Angela Rayner says son had to borrow money from her to survive Covid isolation


Angela Rayner has revealed that her son was forced to borrow money from her to survive isolation as she urged the Government to increase sick-pay.

Labour’s deputy leader said her 24-year-old, Ryan, who works in hospitality, was among thousands of people losing out out for doing the right thing when exposed to coronavirus.

She called on the Government to urgently boost statutory sick pay, currently £96.35 a week, and make it illegal for bosses to dismiss staff when self-isolating.

“The cost of not doing that is that they spread the virus and more people are off and it costs the economy more in the long run,” she said.

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Deputy leader Angela Rayner
Ms Rayner said “work should pay” – and “also provide you with a good standard of living”

“It’s an awful feeling trying to raise a family not knowing whether you’re going to have a wage next week or not, and feeling frightened to ring your employer to say I need to self-isolate.”

Labour is launching a campaign on Monday to make Britain the “best place to work” after a decade under the Tories which has seen family incomes stagnating, more than 3.6m people in insecure work and in-work poverty at a record high.

Over the coming days, they will set out plans to end insecure work in the gig economy and make sure all employees have full rights from day one on the job.

Ms Rayner, whose role covers the future of work, said the Government now faced a “fork in the road” as the country emerged from the pandemic

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In an interview with the Mirror, she said: “Work should pay and it should also provide you with a good standard of living, so it’s not just about surviving, it’s about thriving.”

She claimed the Tories would allow workers to “sink or swim” on their own and warned their plans to rip up workers’ rights could take the country back to the Victorian era.

The Labour MP said the pandemic had shown the depth of the divide between those in low-paid, insecure work, and those in secure well-paid jobs.



a negative lateral flow test next to advice from the NHS COVID app on an iphone to self isolate
Ms Rayner said her son, a dad-of-two, was forced to isolate

“They had a buffer that stopped them from having the most adverse affects of the pandemic, she said.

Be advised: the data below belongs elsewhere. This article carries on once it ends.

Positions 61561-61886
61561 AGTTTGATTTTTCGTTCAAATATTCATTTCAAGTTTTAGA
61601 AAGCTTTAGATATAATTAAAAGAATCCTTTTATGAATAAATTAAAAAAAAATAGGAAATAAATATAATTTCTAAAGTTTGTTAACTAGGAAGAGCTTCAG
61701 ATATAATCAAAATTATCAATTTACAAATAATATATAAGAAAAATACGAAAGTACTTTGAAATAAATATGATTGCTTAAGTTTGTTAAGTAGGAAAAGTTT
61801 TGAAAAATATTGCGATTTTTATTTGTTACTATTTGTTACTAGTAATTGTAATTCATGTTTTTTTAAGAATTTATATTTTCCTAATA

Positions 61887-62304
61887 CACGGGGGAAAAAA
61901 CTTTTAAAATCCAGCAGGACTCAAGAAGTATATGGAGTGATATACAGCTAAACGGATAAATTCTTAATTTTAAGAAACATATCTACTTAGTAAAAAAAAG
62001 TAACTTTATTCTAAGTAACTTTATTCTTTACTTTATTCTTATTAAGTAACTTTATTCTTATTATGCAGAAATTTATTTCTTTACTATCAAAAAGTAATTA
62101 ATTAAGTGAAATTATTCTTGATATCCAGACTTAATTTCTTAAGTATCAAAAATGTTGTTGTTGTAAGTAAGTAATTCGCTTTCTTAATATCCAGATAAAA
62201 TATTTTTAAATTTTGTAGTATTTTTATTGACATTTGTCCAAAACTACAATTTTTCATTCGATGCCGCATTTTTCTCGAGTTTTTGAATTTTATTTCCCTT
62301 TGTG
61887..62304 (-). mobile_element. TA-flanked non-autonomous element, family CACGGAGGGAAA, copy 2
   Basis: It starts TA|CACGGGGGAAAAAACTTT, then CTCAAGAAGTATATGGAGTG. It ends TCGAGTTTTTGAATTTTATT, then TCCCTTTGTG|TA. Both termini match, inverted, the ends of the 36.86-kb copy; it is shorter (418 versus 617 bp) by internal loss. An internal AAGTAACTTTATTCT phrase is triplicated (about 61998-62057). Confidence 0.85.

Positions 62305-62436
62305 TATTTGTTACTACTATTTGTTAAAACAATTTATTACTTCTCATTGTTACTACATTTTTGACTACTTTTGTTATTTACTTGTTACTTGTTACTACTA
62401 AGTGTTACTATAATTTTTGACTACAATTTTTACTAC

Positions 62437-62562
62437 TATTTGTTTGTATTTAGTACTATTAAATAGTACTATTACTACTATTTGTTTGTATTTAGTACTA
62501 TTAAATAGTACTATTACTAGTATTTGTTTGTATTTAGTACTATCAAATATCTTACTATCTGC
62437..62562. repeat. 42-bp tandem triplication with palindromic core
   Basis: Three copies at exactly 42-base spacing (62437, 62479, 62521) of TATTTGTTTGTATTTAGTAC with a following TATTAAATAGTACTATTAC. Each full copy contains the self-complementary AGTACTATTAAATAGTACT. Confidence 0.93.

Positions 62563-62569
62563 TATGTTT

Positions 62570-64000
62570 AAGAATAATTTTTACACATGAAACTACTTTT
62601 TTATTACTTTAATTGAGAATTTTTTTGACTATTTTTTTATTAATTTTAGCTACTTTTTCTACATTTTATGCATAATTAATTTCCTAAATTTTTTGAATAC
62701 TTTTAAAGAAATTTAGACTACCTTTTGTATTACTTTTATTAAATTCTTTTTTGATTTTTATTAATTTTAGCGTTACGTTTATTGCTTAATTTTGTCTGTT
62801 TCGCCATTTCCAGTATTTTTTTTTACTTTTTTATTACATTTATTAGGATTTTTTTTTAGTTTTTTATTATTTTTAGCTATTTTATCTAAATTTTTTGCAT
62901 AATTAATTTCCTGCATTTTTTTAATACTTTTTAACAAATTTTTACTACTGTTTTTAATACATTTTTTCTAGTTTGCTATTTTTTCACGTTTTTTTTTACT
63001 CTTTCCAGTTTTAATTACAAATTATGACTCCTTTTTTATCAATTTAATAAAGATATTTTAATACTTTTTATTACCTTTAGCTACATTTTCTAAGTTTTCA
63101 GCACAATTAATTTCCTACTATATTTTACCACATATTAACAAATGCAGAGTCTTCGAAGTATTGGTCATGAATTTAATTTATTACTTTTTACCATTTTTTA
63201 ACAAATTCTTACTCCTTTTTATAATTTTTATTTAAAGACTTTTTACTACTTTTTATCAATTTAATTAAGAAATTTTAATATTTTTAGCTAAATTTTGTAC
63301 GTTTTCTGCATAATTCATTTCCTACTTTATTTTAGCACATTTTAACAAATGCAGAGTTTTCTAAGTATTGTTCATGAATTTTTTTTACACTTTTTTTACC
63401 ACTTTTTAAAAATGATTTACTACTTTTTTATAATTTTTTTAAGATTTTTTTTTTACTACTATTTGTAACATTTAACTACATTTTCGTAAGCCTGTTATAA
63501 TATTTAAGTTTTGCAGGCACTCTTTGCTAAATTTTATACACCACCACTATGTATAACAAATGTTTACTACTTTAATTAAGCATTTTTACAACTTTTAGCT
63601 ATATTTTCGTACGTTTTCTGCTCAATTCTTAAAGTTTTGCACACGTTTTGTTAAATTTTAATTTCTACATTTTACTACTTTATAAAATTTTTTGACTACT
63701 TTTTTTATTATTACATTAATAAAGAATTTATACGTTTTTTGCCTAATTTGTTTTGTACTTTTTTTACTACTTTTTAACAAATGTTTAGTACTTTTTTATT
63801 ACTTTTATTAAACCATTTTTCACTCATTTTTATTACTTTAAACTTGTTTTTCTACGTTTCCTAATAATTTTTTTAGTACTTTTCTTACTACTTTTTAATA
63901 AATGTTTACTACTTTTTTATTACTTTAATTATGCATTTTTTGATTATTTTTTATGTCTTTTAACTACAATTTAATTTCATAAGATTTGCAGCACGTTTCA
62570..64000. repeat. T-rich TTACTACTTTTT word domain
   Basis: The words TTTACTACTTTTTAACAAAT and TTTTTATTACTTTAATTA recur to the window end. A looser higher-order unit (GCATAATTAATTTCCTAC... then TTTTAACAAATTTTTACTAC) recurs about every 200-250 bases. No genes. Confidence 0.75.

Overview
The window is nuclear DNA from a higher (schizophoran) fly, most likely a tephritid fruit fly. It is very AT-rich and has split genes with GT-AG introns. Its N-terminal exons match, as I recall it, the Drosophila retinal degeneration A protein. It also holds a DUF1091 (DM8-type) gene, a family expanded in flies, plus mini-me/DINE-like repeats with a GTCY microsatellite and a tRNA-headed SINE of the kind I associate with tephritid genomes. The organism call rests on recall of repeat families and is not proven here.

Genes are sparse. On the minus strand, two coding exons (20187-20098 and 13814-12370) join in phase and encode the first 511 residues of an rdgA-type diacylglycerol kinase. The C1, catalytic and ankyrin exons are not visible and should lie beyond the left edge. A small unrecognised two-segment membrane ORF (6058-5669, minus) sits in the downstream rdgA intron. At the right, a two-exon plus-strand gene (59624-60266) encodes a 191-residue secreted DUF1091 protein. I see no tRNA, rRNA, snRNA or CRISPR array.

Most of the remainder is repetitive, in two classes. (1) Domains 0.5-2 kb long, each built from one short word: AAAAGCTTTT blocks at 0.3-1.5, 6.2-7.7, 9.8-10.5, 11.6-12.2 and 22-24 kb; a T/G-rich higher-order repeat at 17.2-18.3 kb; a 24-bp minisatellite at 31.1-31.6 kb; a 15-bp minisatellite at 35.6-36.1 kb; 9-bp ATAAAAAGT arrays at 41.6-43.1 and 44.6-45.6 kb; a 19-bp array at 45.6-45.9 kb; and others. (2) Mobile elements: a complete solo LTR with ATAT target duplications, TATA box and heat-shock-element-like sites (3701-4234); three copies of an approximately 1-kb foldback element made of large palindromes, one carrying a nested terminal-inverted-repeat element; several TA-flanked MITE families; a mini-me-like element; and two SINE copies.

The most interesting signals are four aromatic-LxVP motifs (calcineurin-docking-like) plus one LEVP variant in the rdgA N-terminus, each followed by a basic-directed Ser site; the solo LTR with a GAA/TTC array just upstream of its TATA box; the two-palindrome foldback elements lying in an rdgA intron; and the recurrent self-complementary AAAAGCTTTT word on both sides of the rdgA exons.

“Whereas those who were in the most precarious work, usually frontline, found that they were more at risk, less likely to be able to self-isolate, less likely to have sick pay, more likely to be low paid. You could see the divide really starkly.”

According to TUC analysis, two million workers in the UK do not earn enough to qualify for statutory sick pay, while others are on insecure contracts.

Not everybody is eligible for a one-off £500 payment for low-paid workers forced to self-isolate.

Ms Rayner said: “Even my son was asking me to give him a loan because he’s not going to be paid. He’s got two children and he’s got to self-isolate.

“If they’re not on a secure contract there’s no entitlement to the pay. A lot of people have used up holidays – the give that was in the system isn’t there now.

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“If you have to self-isolate you should be compensated for that, because you’re doing the right thing for the country and stopping the virus spreading.

“Not everybody has a parent to help them out financially. I want everybody to have that entitlement. It’s not fair that some people are really struggling.”

She added: “The Government is absolutely out of touch with this problem. It’s not just a small number, it’s a significant numbers and it’s growing.”

Ms Rayner defended unions as a force for good, insisting: “If you look after your workforce, they will look after you and your business will thrive as a result.

“Actually the Labour Party is pro-business and pro-trade union, when they work together that is the sweet spot.

“Look at Germany’s industrial model, they work with the trade unions and have a much stronger economy and skilled workforce.”

She added: “If you’ve not been involved in the union movement, people do have this view of them from the 1980s, that they’re all out on strike. It couldn’t be further from the truth.”

After months of poor poll ratings, Ms Rayner denied this summer was make-or-break for Keir Starmer’s leadership.

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She insisted: “This is Labour’s opportunity to show that we’re winning, that we’re back in the game.

“We’ll be showing that we’re a Government in waiting, not just any old a Government, but one that is going to be life-changing.”

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